Second, despite the absence of an express agreement to share profits or losses, and despite the apparent absence of actual profits during the operation of the business, it is undisputed that when defendants sold the business, they collected and deposited the proceeds, paid the outstanding debts and taxes, and then deposited the remaining $8,000.00 into their own personal checking account. Thus, the evidence indicated that defendants received the profits from the sale of the business. Third, both defendants testified as to their status as partners in the instant case. Albert testified that he was a “silent partner,” and Brenda testified she was a “sleeper partner.” In sum, the evidence overwhelmingly establishes that defendants were partners in the business and, therefore, the trial court did not err in concluding that defendants are jointly and severally liable, along with Ann, to plaintiff.
    [2]Defendants' second and final argument is that the trial court erred in determining that plaintiff is entitled to interest on the principal amount due at the rate of 1.5% per month since November of 1994. A creditor who extends customer credit on anopen-end credit account or similar plan may impose finance charges “at a rate in the aggregate not to exceed one and one-half percent (1½%) per month,” N.C.G.S. § 24-11 (1999), provided that the debtor is given proper notice that the creditor intends to impose such finance charges, Insurance Agency v. Noland, 30 N.C. App. 503, 506, 227 S.E.2d 169, 171 (1976). Proper notice requires the creditor to notify the person to whom the credit is extended of all the details and circumstances pertaining to the imposition of finance charges. See id. Such notification is sufficient if it occurs at the time the credit is initially extended, see id., or if it occurs at any point prior to the time when the amounts on which the finance charges are applied become due, see Hedgecock Builders Supply Co. v. White, 92 N.C. App. 535, 544, 375 S.E.2d 164, 171 (1989). G.S. § 24-11 also requires that a bill for the balance due on an account “must be mailed to the customer at least 14 days prior to the date specified in the statement as being the date by which payment of the new balance must be made in order to avoid the imposition of any finance charge.” G.S. § 24-11(d).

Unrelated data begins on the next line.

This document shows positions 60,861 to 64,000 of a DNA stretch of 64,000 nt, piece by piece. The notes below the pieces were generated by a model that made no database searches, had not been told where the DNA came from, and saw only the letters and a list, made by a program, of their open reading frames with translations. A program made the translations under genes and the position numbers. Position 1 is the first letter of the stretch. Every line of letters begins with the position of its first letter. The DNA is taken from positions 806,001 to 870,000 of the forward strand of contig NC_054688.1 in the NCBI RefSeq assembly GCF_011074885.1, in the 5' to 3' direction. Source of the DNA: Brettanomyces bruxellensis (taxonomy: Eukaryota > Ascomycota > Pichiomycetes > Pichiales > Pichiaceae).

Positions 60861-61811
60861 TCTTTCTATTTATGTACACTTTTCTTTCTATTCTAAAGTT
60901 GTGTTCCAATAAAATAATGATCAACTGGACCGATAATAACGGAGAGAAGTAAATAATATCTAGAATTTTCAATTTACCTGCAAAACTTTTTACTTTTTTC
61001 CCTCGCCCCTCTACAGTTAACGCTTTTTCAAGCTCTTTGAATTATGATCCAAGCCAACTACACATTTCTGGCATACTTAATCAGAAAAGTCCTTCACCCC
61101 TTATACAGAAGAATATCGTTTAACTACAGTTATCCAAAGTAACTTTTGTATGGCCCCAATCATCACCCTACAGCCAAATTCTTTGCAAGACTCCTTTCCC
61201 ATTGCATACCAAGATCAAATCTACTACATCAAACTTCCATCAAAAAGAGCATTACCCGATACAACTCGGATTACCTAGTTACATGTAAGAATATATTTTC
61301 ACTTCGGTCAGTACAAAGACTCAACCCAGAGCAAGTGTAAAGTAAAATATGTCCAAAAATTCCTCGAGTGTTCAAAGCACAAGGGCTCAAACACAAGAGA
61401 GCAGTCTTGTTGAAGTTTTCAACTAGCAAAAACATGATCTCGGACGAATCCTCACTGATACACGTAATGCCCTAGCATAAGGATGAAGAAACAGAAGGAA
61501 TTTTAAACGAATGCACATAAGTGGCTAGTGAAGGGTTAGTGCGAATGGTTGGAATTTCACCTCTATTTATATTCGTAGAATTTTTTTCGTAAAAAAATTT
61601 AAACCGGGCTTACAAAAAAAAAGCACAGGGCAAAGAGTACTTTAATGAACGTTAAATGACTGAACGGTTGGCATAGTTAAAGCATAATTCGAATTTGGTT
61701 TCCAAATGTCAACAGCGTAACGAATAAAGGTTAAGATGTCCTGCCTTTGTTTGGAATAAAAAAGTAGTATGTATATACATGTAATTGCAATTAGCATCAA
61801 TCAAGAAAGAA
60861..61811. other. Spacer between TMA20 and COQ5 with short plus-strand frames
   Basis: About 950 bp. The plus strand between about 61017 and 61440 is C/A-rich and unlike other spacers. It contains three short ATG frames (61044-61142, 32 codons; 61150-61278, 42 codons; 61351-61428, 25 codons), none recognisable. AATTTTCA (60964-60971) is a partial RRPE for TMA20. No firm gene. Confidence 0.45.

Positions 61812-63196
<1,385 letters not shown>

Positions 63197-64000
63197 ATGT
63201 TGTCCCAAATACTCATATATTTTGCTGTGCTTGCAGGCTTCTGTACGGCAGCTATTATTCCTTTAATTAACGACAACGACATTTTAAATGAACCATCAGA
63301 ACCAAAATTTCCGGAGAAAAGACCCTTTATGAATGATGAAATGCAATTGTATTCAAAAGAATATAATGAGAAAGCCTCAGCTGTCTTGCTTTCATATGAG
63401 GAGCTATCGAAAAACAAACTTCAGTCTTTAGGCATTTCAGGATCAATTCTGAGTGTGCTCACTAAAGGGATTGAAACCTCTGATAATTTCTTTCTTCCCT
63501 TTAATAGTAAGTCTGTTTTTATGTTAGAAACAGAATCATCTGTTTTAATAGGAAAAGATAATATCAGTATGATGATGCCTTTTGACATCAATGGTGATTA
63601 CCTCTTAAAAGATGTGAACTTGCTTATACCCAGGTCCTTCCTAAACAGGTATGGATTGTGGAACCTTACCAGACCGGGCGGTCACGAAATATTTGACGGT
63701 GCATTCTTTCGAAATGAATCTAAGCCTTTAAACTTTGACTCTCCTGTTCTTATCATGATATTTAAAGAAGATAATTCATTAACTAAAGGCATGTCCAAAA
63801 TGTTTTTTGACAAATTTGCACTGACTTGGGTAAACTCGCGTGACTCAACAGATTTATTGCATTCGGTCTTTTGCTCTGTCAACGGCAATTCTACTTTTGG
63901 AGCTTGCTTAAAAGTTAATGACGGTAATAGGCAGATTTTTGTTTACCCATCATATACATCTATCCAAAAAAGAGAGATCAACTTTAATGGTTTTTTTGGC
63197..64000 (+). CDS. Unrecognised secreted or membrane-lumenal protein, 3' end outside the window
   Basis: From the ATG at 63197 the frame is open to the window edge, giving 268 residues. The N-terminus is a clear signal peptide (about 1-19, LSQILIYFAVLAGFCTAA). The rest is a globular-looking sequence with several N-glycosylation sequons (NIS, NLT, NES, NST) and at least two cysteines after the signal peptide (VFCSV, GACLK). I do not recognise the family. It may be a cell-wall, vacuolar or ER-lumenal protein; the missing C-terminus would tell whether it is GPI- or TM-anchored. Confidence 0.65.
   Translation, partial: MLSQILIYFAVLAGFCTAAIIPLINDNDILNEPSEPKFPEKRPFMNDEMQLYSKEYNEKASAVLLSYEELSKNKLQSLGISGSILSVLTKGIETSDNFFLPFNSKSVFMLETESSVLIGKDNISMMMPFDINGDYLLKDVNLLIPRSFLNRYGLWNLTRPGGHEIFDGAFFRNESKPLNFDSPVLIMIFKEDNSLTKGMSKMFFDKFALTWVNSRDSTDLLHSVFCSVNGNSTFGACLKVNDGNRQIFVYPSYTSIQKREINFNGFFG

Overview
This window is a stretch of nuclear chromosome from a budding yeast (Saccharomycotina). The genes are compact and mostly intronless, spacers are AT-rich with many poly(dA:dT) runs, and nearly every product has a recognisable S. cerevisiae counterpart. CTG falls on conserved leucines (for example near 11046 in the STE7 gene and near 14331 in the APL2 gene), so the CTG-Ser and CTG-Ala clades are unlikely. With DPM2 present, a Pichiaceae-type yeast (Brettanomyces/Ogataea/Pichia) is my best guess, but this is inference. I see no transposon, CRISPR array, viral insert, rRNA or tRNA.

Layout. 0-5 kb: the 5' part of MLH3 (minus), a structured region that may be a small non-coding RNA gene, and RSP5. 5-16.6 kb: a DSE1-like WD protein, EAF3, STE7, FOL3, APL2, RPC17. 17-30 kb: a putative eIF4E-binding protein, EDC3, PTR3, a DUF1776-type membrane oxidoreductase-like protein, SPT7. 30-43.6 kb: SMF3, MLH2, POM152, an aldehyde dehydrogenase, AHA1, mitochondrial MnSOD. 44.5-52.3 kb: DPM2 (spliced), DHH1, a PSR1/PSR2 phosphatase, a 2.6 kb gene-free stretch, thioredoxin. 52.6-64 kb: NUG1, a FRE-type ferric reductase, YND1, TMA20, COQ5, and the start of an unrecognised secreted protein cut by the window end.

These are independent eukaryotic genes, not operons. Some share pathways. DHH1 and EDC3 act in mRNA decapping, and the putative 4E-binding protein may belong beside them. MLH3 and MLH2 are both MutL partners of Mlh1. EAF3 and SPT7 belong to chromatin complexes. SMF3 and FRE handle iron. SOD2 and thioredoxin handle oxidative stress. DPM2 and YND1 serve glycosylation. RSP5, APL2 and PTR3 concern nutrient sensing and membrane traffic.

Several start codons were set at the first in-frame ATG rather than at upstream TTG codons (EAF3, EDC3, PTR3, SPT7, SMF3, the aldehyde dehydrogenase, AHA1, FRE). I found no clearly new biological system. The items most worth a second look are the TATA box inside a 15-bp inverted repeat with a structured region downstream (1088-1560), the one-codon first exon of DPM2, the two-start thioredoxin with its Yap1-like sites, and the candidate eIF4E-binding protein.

According to the trial court's fifth finding of fact, “each sales ticket and invoice that Harrell Oil delivered to Defendants for payment contained the following provision: 'NOTE: Bookkeeping and Service charges of 1½% per month will be added on all bills past due, plus reasonable attorney's fees if legal assistance is necessary to collect any past due balance.'” The evidence supports this finding, and, in fact, defendants have not assigned error to this finding. The evidence also showed that the first delivery ofgas by plaintiff occurred in February of 1993, while the first time a finance charge was imposed was in June of 1993, and the significant finance charges in question did not actually begin to accrue until October of 1994. Thus, defendants had been receiving statements on a regular basis, and invoices upon each gas delivery, each containing a specific and detailed provision regarding the imposition of finance charges, for approximately four months before any finance charges were imposed, and for well over a year before the significant finance charges in question began to be imposed. Finally, Harrell testified that finance charges were never imposed on unpaid amounts until at least one entire month after the charges came due, and there was no evidence to contradict this testimony. The trial court did not err in concluding that plaintiff is entitled to interest on the amount due at the rate of 1.5% per month since November of 1994.

    Judges GREENE and McCULLOUGH concur.